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I think you have other issues . . .

I have the DIR-655. It works perfectly on G when streaming from my main PC to my media server in another room connected to my 55" Sony. You might try changing channels, reorient the antenna, set it to broadcast G only.

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No issues with G -- just not fast enough


Oh, I'm sure it will work perfectly in G mode -- that isn't the problem. The problem is that G mode isn't fast enough for what I need (my existing Linksys works fine in G mode as well -- but I need about double the speed of what G mode can provide).

As I said, I'm streaming very high bitrate files (I need at least 29mbps). The lower rate files I stream (anything less than 10GB total size) work fine. I will need to run the DIR-655 in N exclusive mode in order to get it to do what I want.

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Gigabit NIC

N to G vice versa won't cut it. Dual band N (if wireless) gigabit hardware (if hardwired) cat 6 cable in lieu of cat 5 and a fast server hook up, fiber if possible. Could get a little pricey since hardwired systems will need gigabit NIC capability and wireless require N. Sounds like a fun project, good luck!

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Um, more specific?

When you say "won't cut it" what exactly do you mean? Are you saying I can't connect wirelessly to the N router, then hardwired to the G router (which is hardwired to the i7 server) and get the speed I need? Because I'm *real* close to the speed I need with the G router wirelessly alone (sometimes, when the atmosphere and moons align, I can actually play those high stream movies -- other times I only get through 10 or 15 minutes before they freeze).

Hardwired through the G router (with just cat 5) everything works fine, of course, even with the shares on my very slow server (and even with a slow USB external drive). And I *will* go hardwired to the G router if I have to, but I'd like to get wireless if I can.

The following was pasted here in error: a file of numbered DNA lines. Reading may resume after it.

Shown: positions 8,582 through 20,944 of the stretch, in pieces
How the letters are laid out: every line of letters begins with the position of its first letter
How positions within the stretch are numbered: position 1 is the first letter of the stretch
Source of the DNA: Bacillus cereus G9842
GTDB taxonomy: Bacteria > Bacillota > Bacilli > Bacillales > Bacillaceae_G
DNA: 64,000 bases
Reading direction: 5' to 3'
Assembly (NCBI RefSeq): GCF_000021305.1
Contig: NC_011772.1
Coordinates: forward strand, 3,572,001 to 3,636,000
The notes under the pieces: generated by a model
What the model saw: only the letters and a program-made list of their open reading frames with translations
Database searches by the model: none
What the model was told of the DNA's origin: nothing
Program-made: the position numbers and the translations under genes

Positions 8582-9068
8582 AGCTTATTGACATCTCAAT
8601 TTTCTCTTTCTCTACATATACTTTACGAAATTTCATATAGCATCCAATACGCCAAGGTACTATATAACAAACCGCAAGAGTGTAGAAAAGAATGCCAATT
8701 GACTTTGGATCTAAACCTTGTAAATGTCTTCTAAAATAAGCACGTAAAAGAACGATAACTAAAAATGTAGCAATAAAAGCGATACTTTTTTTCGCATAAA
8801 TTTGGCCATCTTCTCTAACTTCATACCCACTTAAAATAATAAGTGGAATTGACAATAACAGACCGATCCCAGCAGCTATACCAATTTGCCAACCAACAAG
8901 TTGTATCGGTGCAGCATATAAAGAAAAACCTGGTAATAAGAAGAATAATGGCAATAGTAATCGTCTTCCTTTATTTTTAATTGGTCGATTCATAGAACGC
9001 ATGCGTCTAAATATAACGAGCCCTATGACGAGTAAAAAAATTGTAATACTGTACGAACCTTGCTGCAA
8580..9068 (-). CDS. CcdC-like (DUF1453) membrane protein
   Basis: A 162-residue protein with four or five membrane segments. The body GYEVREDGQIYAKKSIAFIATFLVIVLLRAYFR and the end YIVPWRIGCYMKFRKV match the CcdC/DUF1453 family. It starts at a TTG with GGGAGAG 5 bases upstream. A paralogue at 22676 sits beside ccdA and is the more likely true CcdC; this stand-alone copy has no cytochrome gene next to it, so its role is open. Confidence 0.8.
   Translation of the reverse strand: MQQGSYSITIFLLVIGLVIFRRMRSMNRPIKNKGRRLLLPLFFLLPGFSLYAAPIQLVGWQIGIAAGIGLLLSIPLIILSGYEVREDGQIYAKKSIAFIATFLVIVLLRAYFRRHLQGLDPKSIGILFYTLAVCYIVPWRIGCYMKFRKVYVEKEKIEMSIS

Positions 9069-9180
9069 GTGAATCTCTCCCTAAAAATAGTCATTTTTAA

But please elaborate on what you mean, because I'm still trying to learn.

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N/N G/G if you go to G from N it will then default to G, defeating the purpose of the N, would it work, well yes, in G mode. If you are running a gigabit system (hardwire) 10/100/100 as opposed to 10/100, that is where the CAT 6 instead of cat 5 comes in, faster transfer rate, that is also where (hardwired) the gigabit (10/100/1000) hardware comes in, nic cards for desktops more specifically. And again, depending on upload/download rates from server. Wireless is another story dual band n gigabit router and n antennae for wireless units, it can go on and on. Gaming and streaming wirelessly can be a bit iffy, lots of variables, hardwire is generally a bit more reliable.

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That was his original point that he need a N router and a G router that he could not run both on the same device.

Those instructions for the bridge mode are pretty close. In effect you just turn it on bridge mode. You want your N router to do nothing other than convert the wireless signal to ethernet and pass it to your current internet router.

The issue I had doing this was it took me a while to figure out how to get back into the router. Your N router will learn a management address from your G router over the copper. Make sure you set the N router to be able to be managed from the wan port which is normally disabled. They you will need to either dig though the DHCP table on the G router and find the address you assigned to the N router or just guess until you get the address.

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I think I understand...

Thanks, Bill. I think I'll be able to manage this, so to speak. Getting the N router to be managed via the wan port is the only thing that worries me a little, but I assume I'll find this option somewhere. And I'm pretty familiar with the DHCP table on my G router (I use it to see what all the devices I have connected are -- amazing how a little home network can grow until you have 10 or 12 things all attached).

Once again, I thank you for all the help and wish me luck (my fall back position is to return the N router and just run cable through the attic -- much simpler in practice but not nearly as versatile as I continue to add devices :&gtWink